Electrophilic Aromatic Substitution

Electrophilic aromatic substitution reactions are organic reactions wherein an electrophile replaces an atom which is attached to an aromatic ring. Commonly, these reactions involve the replacement of a hydrogen atom belonging to a benzene ring with an electrophile.

The aromaticity of the aromatic system is preserved in an electrophilic aromatic substitution reaction. For example, when bromobenzene is formed from the reaction between benzene and bromine, the stability of the aromatic ring is not lost. This reaction can be illustrated as follows.

Electrophilic Aromatic Substitution

Aryl halides or haloarenes can be prepared via electrophilic aromatic halogenation reactions of aromatic rings with iodine, chlorine, or bromine. These reactions generally involve the use of aluminum trihalides as catalysts.

Electrophilic Aromatic Substitution Reaction

There exist many types of electrophilic aromatic substitution reactions, the most important of which include:

  • Aromatic nitration reactions
  • Electrophilic aromatic halogenation reactions
  • Aromatic sulfonation reactions
  • Friedel-Crafts alkylation reaction
  • Friedel-Crafts acylation reaction

The aromatic system used as a reactant in these reactions is usually benzene. The details of these reactions are listed in this subsection.

Aromatic Halogenation

  • Halogenation is a type of substitution reaction where hydrogen is replaced with bromine or chlorine.
  • The process (chlorination or bromination) makes use of a Lewis acid, which takes a pair of electrons to form a permanent bond dipole in the Cl-Cl bond or the Br-Br bond.
  • The Bromine or chlorine has a formal positive charge due to the dipole making the group electrophilic enough to easily overcome the activation energy which is generated due to the loss of aromaticity of the benzene ring.

Aromatic Nitration

  • Nitration reaction involves the replacement of a hydrogen with a nitro (NO2) group.
  • Sulfuric acid (H2SO4) is used as a catalyst in this process.
  • The acid is used to protonate the nitric acid which leads to the formation of a nitronium ion.
  • The nitronium ion can then be processed as per the mechanism of electrophilic aromatic substitution reaction.

Aromatic Sulfonation

  • Sulfonation occurs when hydrogen is replaced with the help of sulfonic acid (SO3).
  • This reaction is also quite similar to nitration where an electrophile is generated by protonation of SO3 with H2SO4.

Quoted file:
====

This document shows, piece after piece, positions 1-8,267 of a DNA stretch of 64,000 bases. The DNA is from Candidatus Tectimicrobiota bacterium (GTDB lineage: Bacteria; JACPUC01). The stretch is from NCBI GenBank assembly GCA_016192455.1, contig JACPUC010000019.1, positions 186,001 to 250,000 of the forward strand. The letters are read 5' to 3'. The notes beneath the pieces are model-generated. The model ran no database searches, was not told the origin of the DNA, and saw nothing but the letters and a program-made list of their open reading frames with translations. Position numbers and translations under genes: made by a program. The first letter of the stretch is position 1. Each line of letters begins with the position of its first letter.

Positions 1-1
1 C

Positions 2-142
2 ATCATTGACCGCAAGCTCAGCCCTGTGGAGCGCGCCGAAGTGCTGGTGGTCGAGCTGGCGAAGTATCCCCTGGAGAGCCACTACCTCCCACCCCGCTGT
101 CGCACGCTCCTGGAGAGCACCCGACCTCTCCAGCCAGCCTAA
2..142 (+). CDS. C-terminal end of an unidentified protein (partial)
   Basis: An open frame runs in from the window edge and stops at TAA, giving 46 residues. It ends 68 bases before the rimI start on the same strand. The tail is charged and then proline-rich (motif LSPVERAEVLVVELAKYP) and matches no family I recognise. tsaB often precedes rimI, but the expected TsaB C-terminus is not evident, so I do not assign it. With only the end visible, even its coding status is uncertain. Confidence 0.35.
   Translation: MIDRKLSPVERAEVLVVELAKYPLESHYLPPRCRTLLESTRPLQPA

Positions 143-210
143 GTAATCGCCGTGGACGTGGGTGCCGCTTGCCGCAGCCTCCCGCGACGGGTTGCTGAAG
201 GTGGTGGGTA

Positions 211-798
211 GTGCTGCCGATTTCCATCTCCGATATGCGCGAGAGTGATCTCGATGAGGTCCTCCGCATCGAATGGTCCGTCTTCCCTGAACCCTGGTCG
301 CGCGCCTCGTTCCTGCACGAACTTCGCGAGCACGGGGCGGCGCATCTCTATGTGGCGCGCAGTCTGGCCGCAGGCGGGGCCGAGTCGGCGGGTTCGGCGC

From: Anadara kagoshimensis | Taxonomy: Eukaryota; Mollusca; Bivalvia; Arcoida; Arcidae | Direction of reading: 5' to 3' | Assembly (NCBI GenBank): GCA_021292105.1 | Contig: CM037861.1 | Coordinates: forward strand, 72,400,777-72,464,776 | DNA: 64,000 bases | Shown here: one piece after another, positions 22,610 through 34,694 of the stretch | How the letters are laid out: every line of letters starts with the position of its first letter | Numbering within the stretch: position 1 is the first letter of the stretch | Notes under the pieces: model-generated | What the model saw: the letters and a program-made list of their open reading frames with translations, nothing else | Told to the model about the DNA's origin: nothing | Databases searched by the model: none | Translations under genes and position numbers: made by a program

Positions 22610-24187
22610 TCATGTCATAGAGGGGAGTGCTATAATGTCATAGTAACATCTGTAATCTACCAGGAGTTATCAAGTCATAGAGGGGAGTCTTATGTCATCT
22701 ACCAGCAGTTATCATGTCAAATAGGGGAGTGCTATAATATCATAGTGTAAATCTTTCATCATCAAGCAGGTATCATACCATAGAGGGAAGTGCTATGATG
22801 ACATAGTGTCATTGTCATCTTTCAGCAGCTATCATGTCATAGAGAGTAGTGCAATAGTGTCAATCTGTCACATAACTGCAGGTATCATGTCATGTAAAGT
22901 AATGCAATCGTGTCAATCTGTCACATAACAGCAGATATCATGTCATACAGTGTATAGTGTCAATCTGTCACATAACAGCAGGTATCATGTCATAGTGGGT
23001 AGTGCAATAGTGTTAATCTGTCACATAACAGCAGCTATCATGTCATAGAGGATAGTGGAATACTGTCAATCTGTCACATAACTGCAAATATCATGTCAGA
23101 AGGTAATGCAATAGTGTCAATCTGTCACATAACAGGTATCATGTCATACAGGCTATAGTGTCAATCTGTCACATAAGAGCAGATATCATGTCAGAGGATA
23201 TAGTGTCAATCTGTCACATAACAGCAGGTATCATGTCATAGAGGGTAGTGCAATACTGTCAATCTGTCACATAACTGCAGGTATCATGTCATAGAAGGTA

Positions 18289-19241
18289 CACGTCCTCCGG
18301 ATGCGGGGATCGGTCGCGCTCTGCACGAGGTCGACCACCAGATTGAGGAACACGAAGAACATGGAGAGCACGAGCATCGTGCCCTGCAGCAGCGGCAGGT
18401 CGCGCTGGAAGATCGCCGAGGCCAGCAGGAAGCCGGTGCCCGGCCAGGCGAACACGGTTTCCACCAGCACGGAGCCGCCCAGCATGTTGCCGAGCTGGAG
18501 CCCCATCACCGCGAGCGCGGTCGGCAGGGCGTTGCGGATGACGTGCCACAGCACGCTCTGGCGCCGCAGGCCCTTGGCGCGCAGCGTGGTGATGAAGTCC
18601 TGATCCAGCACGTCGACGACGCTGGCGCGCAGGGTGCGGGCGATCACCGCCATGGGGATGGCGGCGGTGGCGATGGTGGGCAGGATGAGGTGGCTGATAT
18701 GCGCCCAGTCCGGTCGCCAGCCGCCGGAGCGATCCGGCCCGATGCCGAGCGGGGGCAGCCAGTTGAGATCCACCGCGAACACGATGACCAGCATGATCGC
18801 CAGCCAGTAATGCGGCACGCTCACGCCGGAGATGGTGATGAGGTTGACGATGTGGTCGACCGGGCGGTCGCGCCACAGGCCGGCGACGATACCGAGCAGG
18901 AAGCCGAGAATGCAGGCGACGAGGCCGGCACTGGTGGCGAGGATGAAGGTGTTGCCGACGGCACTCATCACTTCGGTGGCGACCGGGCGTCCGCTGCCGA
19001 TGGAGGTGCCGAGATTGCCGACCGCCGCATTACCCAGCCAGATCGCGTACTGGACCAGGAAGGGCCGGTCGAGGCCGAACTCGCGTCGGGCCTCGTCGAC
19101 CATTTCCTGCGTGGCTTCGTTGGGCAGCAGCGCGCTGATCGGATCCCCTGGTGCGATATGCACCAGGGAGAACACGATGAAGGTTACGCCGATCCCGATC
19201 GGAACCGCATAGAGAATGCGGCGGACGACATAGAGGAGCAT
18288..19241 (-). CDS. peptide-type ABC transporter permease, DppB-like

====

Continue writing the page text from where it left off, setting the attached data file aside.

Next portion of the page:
• This helps to generate a strong electrophile. Once the item is obtained, the reaction follows the electrophilic aromatic substitution mechanism.

Friedel-Crafts Acylation

  • In the Friedel-Crafts Acylation process, hydrogen is normally replaced with an acyl group (RC=O).
  • Reagents commonly used in this type of reaction are carboxylic acid halides or acyl chlorides. Additionally, Lewis acid catalysts are used.
  • There is a formation of the electrophile (generally acylium ion) by using a single pair from the chlorine of the H3C(C=O)Cl which is also used in filling the open octet of the aluminum belonging to AlCl3.
  • In the end, chlorine carbon bond becomes weak and Cl+-AlCl3 The product that is formed is normally an aryl ketone.

Friedel-Crafts Alkylation

  • In Friedel-Crafts Alkylation, the hydrogen is mostly replaced with an alkyl group (R).
  • In this reaction, alkyl halide such as CH3CH2Cl is used along with Lewis acid like AlCl3 or FeCl3 amongst others.
  • The acid helps to accelerate the reaction by coordinating to the halogen. They further weaken the C–Cl bond and make it a better leaving group.
  • However, one disadvantage of this reaction is that the product is more nucleophilic than the reactant. Moreover, overalkylation can also occur.

Electrophilic Aromatic Substitution Mechanism

An electrophilic aromatic substitution consists of three main fundamental components:

  • During the reaction, a new σ bond is formed from a C=C in the arene nucleophile.
  • Proton is removed by the breaking of C-H σ bond.
  • The C=C is reformed which restores the aromaticity.

As for the mechanism of the reaction, it usually includes two main steps.

Step 1

  • The reaction begins by the electrophile attacking the pi electrons present in the aromatic benzene ring.
  • This results in the formation of positively charged and delocalized cyclohexadienyl cation or a resonance-stabilized carbocation known as an arenium ion.
  • This ion basically contains three resonance contributors. The electrophilic attacking the aromatic ring generally takes time and is a slow process.
  • It is further endergonic and there is a presence of high activation energy due to the loss of aromaticity.
  • Some main factors that are used to determine the attack of the electrophile are resonance, probability, and steric hindrance.

Step 2

  • This step involves the deprotonation of the arenium ion by a weak base.
  • The carbocation intermediate that is formed is attacked by a base that results in the loss of a proton.
  • The electrons are then used to reform a pi bond and aromaticity is yet again restored.
  • This is a very fast process and usually exergonic. An important thing to remember here is that the carbocation loses a proton as a result of the electrophile attacking the benzene ring.

Electrophilic Aromatic Substitution Mechanism

Thus, the different types of electrophilic aromatic substitution reactions are discussed along with their general mechanism. To learn more about this topic and other related topics, such as aromatic hydrocarbons, register with BYJU’S and download the mobile application on your smartphone.

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